An elementary school cafeteria worker said she suffered persistent headaches for months and was eventually diagnosed with a brain aneurysm after her ex-principal, who faces a criminal trial next month, threw a water bottle at her head last spring.
The Chicago Public Schools lunchroom manager is now suing over her injuries, accusing the school district of failing to protect her from the former principal despite a series of past misconduct complaints.
Kurt Jones, the former leader of Franklin Fine Arts Center in Old Town, was charged with a felony last June, three months after the incident that left cafeteria worker Faye Jenkins with a bloody cut above her eye.
During the first week of pandemic school closures in March 2020, Jenkins and other workers were cleaning up after their meal distribution program wrapped for the day when Jones — who later said he and the staff was “horsing around” and “playing dodgeball” — threw a hard, reusable plastic water bottle at Jenkins, striking her in the face.
The Chicago Sun-Times first reported details of the incident as well as several additional allegations that Jones had created a toxic environment for parents, students and staff.
Given these previous complaints, the school district “knew, or reasonably should have known, that [Jones] was demonstrating a pattern of inappropriate and improper conduct towards both his students and employees,” Jenkins alleged in a nine-page, four-count complaint filed in Cook County Circuit Court last month against Jones, CPS and the Board of Education.
Schools officials “did nothing to thwart his behavior or otherwise investigate its nature prior to the aforementioned battery,” the suit said, accusing the district of “a willful and conscious decision to ignore ongoing complaints and allegations.”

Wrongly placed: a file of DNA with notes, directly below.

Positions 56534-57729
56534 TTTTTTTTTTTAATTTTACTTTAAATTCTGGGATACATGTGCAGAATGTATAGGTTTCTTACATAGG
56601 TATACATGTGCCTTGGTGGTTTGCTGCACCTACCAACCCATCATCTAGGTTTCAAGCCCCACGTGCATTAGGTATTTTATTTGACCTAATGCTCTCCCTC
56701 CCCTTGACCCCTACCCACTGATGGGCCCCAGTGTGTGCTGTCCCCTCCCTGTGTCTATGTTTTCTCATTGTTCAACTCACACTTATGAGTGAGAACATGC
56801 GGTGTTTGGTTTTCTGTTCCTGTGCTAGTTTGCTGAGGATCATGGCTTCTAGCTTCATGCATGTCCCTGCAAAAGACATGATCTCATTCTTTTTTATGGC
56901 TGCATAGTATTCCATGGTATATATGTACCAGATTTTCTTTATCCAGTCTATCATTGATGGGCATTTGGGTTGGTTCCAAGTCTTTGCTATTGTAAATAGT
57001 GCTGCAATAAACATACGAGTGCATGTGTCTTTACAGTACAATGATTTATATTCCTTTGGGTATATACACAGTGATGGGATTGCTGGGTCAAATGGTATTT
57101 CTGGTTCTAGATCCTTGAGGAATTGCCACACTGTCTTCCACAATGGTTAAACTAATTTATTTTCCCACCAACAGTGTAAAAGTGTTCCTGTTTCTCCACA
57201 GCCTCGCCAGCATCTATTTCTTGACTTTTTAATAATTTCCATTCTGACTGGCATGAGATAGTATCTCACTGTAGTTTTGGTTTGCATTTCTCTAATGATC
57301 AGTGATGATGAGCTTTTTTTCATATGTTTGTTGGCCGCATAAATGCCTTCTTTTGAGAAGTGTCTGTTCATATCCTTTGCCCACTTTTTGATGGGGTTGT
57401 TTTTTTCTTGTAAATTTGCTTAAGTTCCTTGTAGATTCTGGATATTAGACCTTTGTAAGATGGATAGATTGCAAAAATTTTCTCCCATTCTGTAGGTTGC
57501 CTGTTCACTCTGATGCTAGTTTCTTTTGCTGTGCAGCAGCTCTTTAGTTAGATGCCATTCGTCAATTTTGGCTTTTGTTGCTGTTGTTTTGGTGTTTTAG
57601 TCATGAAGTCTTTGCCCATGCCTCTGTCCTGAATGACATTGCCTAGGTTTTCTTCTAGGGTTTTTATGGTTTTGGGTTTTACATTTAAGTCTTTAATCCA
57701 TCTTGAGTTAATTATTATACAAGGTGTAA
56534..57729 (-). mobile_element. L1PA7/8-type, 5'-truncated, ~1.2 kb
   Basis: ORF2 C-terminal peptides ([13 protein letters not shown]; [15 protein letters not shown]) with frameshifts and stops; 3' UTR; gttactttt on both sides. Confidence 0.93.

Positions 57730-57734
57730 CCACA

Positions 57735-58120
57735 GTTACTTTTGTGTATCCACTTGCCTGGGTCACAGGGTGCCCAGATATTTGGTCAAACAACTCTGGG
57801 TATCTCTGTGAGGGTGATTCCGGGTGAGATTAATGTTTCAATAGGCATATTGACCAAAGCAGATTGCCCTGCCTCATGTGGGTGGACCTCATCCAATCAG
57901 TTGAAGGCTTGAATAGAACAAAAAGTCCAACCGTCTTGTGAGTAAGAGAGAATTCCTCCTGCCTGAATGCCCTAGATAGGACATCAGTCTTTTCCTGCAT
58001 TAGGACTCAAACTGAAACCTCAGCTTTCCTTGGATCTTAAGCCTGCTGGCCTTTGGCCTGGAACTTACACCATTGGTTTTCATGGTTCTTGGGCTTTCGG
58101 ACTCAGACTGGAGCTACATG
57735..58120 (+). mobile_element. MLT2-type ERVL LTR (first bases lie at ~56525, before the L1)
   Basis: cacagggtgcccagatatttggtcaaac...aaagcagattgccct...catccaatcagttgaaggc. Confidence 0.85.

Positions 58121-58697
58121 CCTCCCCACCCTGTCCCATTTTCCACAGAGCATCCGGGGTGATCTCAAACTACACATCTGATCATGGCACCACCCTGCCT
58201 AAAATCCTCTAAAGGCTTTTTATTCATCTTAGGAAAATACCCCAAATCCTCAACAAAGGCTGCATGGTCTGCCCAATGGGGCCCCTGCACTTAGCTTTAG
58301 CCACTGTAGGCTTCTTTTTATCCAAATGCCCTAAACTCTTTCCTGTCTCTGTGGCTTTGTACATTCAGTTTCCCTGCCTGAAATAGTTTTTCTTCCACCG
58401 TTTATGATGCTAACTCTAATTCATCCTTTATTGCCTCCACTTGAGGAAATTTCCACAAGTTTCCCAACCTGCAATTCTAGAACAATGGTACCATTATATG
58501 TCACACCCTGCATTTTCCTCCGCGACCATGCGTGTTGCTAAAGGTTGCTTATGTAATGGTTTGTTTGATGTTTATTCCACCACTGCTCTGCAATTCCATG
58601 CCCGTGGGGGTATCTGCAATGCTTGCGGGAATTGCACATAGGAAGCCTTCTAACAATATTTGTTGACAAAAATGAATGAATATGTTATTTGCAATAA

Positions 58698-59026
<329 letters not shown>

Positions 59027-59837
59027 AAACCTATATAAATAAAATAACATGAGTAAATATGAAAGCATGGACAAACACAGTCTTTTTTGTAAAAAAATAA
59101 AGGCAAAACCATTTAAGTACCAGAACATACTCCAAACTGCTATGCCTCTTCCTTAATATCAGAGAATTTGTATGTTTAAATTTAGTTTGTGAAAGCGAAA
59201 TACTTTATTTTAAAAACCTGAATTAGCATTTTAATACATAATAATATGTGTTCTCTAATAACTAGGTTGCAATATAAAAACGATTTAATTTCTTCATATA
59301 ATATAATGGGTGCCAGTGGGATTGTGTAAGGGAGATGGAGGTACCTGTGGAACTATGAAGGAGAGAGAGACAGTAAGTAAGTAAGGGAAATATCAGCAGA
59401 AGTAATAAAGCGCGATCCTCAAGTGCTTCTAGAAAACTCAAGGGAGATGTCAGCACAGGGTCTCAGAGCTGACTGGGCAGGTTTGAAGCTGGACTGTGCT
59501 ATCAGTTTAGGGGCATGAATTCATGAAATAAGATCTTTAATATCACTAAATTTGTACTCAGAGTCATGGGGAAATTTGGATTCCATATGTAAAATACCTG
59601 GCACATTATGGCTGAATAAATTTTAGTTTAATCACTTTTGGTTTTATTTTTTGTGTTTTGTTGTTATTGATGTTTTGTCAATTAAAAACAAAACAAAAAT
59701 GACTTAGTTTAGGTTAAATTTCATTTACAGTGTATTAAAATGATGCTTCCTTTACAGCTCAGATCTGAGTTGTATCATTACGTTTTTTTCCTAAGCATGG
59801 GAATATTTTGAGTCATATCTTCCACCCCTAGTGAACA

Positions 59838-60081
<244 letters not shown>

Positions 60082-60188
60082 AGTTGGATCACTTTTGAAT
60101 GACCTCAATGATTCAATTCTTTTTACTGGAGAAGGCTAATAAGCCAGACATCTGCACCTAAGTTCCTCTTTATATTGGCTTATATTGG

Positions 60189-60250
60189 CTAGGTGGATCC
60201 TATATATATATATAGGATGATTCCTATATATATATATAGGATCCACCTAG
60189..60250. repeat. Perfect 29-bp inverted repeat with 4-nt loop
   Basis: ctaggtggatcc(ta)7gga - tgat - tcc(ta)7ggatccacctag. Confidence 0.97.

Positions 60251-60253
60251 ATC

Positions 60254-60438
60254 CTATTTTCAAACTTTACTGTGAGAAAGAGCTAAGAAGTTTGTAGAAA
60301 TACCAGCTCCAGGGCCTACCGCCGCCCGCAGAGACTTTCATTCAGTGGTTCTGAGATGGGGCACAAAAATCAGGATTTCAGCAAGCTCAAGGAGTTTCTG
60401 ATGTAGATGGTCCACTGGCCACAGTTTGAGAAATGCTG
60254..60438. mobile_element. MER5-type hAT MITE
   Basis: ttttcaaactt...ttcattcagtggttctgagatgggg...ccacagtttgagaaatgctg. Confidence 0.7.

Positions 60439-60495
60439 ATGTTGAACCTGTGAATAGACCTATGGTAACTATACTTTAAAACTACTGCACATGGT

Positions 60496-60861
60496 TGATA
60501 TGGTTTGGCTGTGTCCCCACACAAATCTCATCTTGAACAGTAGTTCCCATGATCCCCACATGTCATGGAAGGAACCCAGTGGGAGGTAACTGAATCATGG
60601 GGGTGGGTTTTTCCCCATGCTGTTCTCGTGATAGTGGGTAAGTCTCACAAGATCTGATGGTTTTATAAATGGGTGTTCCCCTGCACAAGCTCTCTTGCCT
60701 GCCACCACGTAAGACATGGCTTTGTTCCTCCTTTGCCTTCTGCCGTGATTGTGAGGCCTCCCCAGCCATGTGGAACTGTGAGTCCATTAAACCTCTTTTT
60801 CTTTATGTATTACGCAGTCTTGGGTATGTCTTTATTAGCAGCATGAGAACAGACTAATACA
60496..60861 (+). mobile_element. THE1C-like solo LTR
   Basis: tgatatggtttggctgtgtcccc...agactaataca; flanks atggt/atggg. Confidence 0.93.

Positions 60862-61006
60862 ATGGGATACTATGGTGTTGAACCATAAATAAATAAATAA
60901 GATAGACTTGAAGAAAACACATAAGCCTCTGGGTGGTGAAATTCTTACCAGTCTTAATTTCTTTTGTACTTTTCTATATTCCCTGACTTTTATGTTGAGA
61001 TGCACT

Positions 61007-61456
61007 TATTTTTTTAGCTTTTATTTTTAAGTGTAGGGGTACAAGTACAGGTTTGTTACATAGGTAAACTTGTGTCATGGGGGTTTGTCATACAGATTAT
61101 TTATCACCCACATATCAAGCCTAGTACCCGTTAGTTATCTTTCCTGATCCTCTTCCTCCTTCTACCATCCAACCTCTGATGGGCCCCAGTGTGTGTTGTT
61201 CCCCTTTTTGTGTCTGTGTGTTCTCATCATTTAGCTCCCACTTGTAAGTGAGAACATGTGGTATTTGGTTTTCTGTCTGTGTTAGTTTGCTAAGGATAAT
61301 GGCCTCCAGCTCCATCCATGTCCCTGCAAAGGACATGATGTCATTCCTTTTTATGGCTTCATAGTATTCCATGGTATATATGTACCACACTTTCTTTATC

The lawsuit, which seeks unspecified monetary relief, accused Jones and CPS — as his employer at the time — of battery, and the school district of failing to remove him from his position based on previous allegations before Jenkins was hurt.
Jenkins said in an interview she’s “not sure, basically, if I’ll ever be 100% again.” She hasn’t been back to work since last spring because of her nagging headaches and concussion, and in January Jenkins underwent surgery for her aneurysm, she said.
“I miss work. I’ve been working at that school for 17 years. I just feel this is something that should never have happened,” Jenkins said. “The kids were who I was there for. I miss Franklin, I really miss being there because it was about the kids.”
Jenkins’ attorney, Peter Tarpey, said he’s seen “a lot of egregious conduct” in his 30 years as a civil trial lawyer but was surprised to read the “outrageous” allegations against Jones when he took the case.
“At first, I thought this has got to be a joke,” Tarpey said. “It was so shocking to see that any adult, let alone a principal, would be acting like this at the school, during school hours, with teachers who he’s basically their supervisor and with children who he’s hired to oversee.”